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I have a library I wrote with API based on opaque structures. Using opaque structures has a lot of benefits and I am very happy with it.

Now that my API are stable in term of specifications, I'd like to write a complete battery of unit test to ensure a solid base before releasing it.

My concern is simple, how do you unit test API based on opaque structures where the main goal is to hide the internal logic?

For example, let's take a very simple object, an array with a very simple test:

WSArray a = WSArrayCreate();
int foo = 5;
WSArrayAppendValue(a, &foo);
int *bar = WSArrayGetValueAtIndex(a, 0);

if(&foo != bar)
    printf("Eroneous value returned\n");
else
    printf("Good value returned\n");

WSRelease(a);

Of course, this tests some facts, like the array actually acts as wanted with 1 value, but when I write unit tests, at least in C, I usualy compare the memory footprint of my datastructures with a known state.

In my example, I don't know if some internal state of the array is broken.

How would you handle that? I'd really like to avoid adding codes in the implementation files only for unit testings, I really emphasis loose coupling of modules, and injecting unit tests into the implementation would seem rather invasive to me.

My first thought was to include the implementation file into my unit test, linking my unit test statically to my library.

For example:

#include <WS/WS.h>
#include <WS/Collection/Array.c>

static void TestArray(void)
{
    WSArray a = WSArrayCreate();
    /* Structure members are available because we included Array.c */
    printf("%d\n", a->count);     
}

Is that a good idea?

Of course, the unit tests won't benefit from encapsulation, but they are here to ensure it's actually working.

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3 Answers 3

up vote 2 down vote accepted

I would test only the API, and focus on testing every possible corner case.

I can see the interest in checking that the memory structures hold what you expect. If you do this you will be tightly coupling the tests to the specifics of the implementation and I think creating a lot of long-term maintenance.

My thought here is that the API is the contract and if you fulfil that then yoru code is working. If you change the implementation later then presumably one of the things you need to know is that the contract is maintained. Your unit tests will verify that.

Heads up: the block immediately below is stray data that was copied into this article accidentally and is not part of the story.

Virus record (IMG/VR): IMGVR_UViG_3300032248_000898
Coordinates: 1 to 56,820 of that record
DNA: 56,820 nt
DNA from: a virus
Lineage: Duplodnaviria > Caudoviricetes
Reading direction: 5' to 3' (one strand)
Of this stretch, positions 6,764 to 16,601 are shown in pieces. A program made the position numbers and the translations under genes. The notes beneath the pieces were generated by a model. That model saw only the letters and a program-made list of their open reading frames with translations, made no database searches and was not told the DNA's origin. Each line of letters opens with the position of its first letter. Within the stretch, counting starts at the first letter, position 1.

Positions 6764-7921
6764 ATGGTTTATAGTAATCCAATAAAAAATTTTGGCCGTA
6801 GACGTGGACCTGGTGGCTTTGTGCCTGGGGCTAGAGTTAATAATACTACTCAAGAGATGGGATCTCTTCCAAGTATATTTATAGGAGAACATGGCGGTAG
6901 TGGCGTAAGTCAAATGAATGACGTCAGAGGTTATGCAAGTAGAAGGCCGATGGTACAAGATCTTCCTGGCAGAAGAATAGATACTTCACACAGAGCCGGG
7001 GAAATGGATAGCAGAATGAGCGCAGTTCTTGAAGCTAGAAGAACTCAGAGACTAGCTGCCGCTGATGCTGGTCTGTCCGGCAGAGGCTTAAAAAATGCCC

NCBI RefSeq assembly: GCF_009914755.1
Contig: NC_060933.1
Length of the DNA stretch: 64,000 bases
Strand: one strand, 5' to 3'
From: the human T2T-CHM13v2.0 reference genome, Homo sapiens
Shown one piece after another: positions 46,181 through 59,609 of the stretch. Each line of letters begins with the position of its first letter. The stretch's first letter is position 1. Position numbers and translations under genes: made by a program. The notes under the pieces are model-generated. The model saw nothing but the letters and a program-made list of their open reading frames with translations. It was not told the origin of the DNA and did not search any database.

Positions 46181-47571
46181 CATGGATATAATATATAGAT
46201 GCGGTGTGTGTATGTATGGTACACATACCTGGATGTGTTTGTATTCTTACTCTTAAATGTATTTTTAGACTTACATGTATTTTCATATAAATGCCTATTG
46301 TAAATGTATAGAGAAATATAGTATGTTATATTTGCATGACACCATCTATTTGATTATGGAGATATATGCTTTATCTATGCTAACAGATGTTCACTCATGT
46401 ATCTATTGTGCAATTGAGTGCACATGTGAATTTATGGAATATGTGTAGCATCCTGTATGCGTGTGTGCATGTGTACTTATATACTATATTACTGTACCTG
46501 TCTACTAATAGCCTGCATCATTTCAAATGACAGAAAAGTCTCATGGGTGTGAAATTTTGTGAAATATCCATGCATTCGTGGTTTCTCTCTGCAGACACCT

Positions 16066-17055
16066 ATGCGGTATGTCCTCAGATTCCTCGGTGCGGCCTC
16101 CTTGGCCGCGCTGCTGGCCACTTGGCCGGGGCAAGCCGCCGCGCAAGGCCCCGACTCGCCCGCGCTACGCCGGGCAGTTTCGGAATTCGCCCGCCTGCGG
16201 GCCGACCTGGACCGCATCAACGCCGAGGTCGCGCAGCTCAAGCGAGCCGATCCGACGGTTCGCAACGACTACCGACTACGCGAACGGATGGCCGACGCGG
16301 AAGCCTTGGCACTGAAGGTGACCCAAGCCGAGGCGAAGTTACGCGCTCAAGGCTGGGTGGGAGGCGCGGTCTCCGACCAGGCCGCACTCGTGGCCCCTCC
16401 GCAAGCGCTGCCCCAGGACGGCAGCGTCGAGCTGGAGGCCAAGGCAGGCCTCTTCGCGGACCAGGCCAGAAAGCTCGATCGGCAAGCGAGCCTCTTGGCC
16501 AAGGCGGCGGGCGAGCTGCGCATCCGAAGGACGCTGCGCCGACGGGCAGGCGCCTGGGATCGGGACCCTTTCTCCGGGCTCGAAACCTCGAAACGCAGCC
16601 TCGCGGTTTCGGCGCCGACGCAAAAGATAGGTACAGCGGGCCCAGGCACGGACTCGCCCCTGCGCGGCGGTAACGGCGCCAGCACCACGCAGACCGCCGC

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Your unit tests shouldn't depend on the internal details of the code that they're testing. Your initial example is actually a pretty good test. It does one thing, then verifies that the state of the object is as expected.

You'd want to create tests that verify the behavior of other parts of the API as well, of course. Fir example, in the array case, you'd want to have test cases that verify that the length if the array is reported correctly after adding and removing items.

Writing unit tests that depend on an exact match with a known good memory snapshot is generally a really bad idea, in that every implementation change will cause the tests to fail. If you do decide to use snapshot-based tests, make sure there's an easy to regenerate the "known good" snapshots.

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I would suggest splitting the unit testing into white box and black box unit testing. The white box testing focuses on the API interface, and correctness of results, while the black box testing focuses on the internals.

To facilitate this I use a private header (e.g. example_priv.h), with a #ifdef TESTING for function prototypes that are other internal / private. Thus you can exercise internal functions for unit testing purposes, without exposing them in the general case.

The only loss with this method is losing the ability to explicitly label the internal functions as static in their source file.

I hope that is helpful.

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